Neighborhood Music Guide: Bushwick and Ridgewood

Photo courtesy
Shea Stadium in all its glory. Photo courtesy

On account of a few variables, namely the mainstream media and your one friend who lives on Bedford Avenue, it’s possible you’ve been duped into believing the only place contributing to Brooklyn’s musical eminence is Williamsburg. Enter an ongoing series of neighborhood spotlights, in which we’ll highlight notable music-related places in each area to prove this is untrue. It’s a hyper-local visiter’s guide for the music enthusiast that doubles as an “I-lived-here-for-10-years-and-didn’t-know-that-was-there” tip sheet. Music, and its many businesses, is everywhere in this borough — which is maybe the best part about living here. Today, a look at all that Bushwick and Ridgewood have to offer:

Where to See It

At the metaphorical center of Bushwick’s expanding DIY scene is Shea Stadium and Silent Barn, together leading the all-ages booking crusade at the cusp of industrial wasteland. While Shea’s joint rehearsal-and-show space mimics the decorating aesthetic of your parent’s basement in the 90s (plus the addition of a smoker-friendly balcony), the Silent Barn compound is inching closer to its multifaceted work-live-performance-space end goal.

In December, its former location on the Ridgewood-Bushwick border reopened as Trans-Pecos. Under a rotating curatorial eye of local labels, bands, promoters and art collectives, it’s a purist’s dream, placing a premium on underexposed, out-of-the-box music. It notably joins Shea’s metal-and-hardcore-leaning neighbor The Acheron, loft space 538 Johnson and others long entrenched in the scene’s steady crawl eastward.

A cycle of questionably legal venue openings and closings comes with the territory. From the latest crop of staunchingly DIY spots, Palisades, Hot 97.4 and Pet Rescue are the best bets to see promising local bands (and Yung Lean) in their natural habitat. Radio Bushwick and The Wick, meanwhile, are welcomed additions to the neighborhood map of proper bars, the former housing a legit radio station, the latter adjacent to a beer garden and occasionally alluring national bands.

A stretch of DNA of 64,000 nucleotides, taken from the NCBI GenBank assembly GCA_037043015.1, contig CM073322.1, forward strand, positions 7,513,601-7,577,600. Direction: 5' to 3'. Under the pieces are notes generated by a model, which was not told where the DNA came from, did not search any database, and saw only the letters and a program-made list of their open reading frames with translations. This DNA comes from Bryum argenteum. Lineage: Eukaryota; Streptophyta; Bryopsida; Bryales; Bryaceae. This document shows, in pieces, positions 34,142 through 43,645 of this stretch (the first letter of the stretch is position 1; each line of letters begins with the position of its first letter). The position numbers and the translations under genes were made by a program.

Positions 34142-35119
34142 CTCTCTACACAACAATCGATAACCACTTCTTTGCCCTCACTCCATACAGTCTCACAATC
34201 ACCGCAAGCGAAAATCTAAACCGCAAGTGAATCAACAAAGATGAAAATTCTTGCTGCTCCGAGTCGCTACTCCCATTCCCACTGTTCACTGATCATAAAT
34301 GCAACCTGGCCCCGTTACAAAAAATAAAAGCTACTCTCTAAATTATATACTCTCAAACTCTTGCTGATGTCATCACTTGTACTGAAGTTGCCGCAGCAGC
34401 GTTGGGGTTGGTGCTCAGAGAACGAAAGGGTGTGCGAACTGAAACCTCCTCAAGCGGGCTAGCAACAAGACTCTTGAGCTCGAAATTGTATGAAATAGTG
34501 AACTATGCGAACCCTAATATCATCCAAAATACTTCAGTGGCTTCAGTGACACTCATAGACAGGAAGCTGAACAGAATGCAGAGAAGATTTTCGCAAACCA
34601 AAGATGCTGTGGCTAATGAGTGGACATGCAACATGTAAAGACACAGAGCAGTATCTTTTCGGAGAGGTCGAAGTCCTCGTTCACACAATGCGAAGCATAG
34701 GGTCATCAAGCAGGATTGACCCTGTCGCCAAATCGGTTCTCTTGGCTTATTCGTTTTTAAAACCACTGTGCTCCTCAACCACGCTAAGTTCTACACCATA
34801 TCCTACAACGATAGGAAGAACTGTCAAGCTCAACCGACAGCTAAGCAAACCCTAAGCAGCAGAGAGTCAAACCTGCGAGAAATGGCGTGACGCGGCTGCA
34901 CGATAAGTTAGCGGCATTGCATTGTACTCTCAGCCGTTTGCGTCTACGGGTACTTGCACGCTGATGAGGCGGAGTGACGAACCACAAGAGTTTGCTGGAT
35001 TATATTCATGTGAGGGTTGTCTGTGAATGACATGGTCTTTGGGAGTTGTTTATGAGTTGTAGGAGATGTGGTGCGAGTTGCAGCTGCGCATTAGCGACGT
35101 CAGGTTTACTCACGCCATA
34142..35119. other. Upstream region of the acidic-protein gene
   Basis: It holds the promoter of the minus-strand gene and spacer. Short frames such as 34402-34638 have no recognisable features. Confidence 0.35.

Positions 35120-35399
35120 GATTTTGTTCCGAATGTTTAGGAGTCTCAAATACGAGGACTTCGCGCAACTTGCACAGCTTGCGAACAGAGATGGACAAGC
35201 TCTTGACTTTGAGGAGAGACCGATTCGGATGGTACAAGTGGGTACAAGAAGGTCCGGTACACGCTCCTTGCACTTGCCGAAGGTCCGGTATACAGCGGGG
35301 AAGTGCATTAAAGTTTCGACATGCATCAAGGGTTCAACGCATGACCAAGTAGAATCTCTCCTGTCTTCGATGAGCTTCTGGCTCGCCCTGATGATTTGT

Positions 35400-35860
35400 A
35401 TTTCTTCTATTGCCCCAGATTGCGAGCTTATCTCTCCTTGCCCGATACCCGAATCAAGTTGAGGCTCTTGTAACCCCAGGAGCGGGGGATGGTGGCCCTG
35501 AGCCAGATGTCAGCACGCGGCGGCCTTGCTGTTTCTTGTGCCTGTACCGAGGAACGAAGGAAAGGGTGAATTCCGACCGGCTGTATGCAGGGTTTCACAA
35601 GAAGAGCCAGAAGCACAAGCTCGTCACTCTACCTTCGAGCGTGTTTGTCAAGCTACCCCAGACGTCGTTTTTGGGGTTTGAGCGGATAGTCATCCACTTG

(We look forward to one day including the resurrected Market Hotel and Bowery presented Brooklyn Classic right here.)

Where to Buy It

Though it stocks zines, tapes and more, Heaven Street has emerged as a goldmine for punk, metal, industrial and noise albums, fitting nicely with the neighborhood’s rough-around-the-edges appeal. Relative newcomers Vinyl Fantasy and Human Head cater to the devoted crate-digger, stocking mostly used vinyl and providing a neighborly touch. “Friendly advice upon request, with minimal smart-assery,” reads the Human Head website, while Vinyl Fantasy frequently hosts community events for art, music and comic book nerds.

Where to Make It

With stretches of nothing but warehouses (relative desolation!), the neighborhood is a magnet for studio and rehearsal spaces — Bushwick Studio, The Fort, Young Love Studio, Royal Drag and Gravesend Recordings, to name a few — but we’re partial to Danbo Studios, an one-stop-depot for all your career needs: Buy your weapon of choice next door at Main Drag Music’s Bushwick Supply Annex (EDIT: this location has closed in recent months), learn to play it at one of the dirt-cheap practice spaces at The Sweatshop or opt for one of the other rooms housed in the giant Danbro complex, record your debut at Swan7 studios, and land a spot in Newtown Radio’s heavy rotation, broadcasting across Internet waves from a stone’s throw away.

Follow Lauren Beck on Twitter @heylaurenbeck.


Please enter your comment!
Please enter your name here